2015년 11월 4일 수요일

[발췌: T. Hale's] Securitization: the chicken and egg version (FT, nov 2015(

출처: Financial Times, Nov 3, 2015.
자료: http://www.ft.com/intl/cms/s/0/9089429a-7ef3-11e5-98fb-5a6d4728f74e.html#axzz3qVbNsV14
지은이: Thomas Hale

※ 발췌(excerpt):

Securitization: the chicken and egg version


1. What is securitization?

Securitization is a way of transferring assets and risk to investors, and generating funding for more assets.

A bank might lend money to homebuyers. It can put these mortgages in a special vehicle (a shell company), which then issue bonds. Investors buy the bonds, and the bank receives the cash, via the vehicle. The investors receive income based on the mortgage payments. The bank has (mostly) moved the mortgages off its balance sheet and can issue new mortgages with the new funding.


2. I am still unclear─can you provide me with a frivolous analogy?

Yes. Consider a chicken farmer. Imagine you have 100 chickens and they each lay one egg per day.

One day, you decide the egg business is not necessarily the best way to make money─owning so many chickens is tiresome, and takes a long time to become profitable. So you speak to a group of peope from another village who need a long-term supply of eggs.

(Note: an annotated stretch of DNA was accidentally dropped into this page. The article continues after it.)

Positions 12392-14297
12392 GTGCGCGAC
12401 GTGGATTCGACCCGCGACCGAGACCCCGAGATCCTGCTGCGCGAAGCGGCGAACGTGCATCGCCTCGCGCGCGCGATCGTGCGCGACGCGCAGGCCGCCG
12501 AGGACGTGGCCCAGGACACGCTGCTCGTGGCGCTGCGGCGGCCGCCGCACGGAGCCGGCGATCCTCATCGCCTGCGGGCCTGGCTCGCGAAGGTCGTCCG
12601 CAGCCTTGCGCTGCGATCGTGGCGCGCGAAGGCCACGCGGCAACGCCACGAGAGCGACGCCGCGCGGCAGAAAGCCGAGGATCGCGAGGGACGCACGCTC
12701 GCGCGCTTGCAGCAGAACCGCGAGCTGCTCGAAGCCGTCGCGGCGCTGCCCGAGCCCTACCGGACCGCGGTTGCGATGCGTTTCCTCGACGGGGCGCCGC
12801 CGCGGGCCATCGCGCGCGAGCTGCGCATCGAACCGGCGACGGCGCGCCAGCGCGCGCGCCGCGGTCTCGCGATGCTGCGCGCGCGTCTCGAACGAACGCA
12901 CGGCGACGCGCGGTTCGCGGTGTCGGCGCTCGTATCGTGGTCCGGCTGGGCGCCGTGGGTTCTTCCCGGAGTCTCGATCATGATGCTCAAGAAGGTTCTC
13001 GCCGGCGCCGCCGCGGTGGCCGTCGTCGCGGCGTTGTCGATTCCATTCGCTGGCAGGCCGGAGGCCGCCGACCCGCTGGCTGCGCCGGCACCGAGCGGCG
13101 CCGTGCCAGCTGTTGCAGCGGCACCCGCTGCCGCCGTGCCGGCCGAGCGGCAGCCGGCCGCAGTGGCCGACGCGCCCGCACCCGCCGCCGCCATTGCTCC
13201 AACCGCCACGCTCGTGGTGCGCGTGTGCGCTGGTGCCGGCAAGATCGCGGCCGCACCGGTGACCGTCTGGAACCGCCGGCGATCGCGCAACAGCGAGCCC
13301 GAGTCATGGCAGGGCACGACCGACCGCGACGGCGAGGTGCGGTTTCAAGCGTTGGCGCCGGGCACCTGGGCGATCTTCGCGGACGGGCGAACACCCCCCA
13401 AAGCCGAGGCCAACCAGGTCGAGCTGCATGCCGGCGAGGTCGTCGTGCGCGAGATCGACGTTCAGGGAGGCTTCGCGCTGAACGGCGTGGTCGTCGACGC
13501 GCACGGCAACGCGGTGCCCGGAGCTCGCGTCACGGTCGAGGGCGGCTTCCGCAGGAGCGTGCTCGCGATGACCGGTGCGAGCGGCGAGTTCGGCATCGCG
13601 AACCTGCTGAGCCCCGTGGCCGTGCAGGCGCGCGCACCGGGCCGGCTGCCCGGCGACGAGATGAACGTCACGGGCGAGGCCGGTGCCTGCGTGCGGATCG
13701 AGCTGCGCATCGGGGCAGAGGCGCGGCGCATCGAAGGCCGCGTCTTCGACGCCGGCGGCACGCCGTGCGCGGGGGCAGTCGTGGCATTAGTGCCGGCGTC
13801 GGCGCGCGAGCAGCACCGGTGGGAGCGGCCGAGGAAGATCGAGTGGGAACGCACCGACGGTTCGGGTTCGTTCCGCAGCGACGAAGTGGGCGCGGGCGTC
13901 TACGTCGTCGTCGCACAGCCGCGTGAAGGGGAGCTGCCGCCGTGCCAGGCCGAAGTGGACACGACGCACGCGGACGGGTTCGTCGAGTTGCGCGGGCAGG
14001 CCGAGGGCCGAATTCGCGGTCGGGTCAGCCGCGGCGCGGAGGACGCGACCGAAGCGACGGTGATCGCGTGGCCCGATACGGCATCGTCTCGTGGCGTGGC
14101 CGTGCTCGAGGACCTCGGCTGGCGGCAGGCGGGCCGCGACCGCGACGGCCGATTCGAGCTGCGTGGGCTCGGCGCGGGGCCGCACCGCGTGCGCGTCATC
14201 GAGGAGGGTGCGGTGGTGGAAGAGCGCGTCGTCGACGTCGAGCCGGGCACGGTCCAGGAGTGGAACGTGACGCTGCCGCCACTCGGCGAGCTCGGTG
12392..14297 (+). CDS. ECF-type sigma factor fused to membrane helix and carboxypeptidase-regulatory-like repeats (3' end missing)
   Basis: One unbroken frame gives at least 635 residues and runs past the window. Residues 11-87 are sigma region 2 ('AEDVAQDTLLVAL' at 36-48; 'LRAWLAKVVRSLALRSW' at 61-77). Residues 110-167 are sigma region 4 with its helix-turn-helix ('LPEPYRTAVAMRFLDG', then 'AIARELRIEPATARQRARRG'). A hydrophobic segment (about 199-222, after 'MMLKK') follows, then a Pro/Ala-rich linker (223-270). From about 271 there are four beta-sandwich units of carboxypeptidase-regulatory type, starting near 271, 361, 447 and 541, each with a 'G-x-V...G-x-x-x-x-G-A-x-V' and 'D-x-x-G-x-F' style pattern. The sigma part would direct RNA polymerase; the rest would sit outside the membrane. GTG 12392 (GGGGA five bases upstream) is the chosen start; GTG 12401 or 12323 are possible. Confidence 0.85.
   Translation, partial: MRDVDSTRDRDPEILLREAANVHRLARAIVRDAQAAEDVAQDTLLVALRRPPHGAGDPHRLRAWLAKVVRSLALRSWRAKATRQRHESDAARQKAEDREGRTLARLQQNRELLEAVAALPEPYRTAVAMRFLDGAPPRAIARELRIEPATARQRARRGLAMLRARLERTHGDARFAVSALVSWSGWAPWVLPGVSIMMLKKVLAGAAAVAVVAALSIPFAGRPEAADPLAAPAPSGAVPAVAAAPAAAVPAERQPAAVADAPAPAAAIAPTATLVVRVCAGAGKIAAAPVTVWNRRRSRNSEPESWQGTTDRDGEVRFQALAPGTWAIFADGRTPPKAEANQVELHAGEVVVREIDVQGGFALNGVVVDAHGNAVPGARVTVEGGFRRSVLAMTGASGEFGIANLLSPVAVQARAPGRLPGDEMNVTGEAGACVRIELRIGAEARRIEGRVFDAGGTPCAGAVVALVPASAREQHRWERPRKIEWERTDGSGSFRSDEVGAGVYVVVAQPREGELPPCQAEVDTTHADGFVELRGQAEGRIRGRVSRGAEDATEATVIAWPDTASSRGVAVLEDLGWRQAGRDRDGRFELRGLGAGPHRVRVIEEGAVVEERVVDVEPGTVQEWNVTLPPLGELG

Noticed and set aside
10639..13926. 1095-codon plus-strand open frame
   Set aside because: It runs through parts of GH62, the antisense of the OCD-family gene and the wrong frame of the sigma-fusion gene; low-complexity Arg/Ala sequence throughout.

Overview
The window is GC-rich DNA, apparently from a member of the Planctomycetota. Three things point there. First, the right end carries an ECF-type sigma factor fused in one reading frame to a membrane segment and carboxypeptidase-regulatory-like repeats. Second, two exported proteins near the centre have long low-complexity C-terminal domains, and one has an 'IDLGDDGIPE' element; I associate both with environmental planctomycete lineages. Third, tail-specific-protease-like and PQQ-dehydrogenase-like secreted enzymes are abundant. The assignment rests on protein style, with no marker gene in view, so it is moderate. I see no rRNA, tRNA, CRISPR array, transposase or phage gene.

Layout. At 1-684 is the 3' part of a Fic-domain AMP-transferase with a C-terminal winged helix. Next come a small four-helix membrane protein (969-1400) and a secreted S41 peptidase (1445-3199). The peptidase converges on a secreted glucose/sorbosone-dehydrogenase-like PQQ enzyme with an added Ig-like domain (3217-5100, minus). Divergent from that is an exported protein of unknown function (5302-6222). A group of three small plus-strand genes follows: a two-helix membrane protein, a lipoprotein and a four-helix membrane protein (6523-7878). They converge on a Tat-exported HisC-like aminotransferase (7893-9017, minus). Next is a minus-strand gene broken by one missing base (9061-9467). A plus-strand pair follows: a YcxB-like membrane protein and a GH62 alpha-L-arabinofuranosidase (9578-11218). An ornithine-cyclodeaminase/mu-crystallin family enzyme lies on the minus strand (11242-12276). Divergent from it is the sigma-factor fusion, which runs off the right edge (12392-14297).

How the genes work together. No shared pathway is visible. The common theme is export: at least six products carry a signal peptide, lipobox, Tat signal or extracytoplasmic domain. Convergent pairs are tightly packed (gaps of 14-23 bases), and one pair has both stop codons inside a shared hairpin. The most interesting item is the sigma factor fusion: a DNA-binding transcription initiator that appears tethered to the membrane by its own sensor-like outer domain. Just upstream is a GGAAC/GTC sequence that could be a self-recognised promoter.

After much discussion, you agree to create an enormous special "coop" for the chickens (a "shell" company), somewhere between you respective villages. The investors pay a lump sum up front (for the value of 95 of the chickens─you retain 5 of them) and in return, they receive nearly all of the eggs the chickens lay each day. You receive a few daily eggs for yourself, and a few eggs are left to one side.

So far, so good. You have saved these people the trouble of tracking down eggs from different farms. Within such a large coop, the risk of the flow of eggs drying up is low, and if the chickens stop laying eggs, the investors can legally sell them to a butcher to recoup some value.

You don't need to worry about looking after your chickens any more, and anyway, they are not really "yours"─except for those 5 you retained. Some of the leftover eggs can be used to hire someone to look after the coop, and paid into a store of "spare eggs" in case the chicken stop laying.

You have also bought in "funding" from the investors, which you can use to breed or buy new chickens in your considerably more spacious village, and ultimately repeat the whole process, assuming enough people are addicted to eggs.


3. Hold on─isn't that what caused the crisis? No─the financial crisis?

( ... ... )


4. The chicken analogy has run its course ...

( ... ... )


5. So what is the problem?

( ... ... )


6. Why should I care about any of this?

( ... ... )

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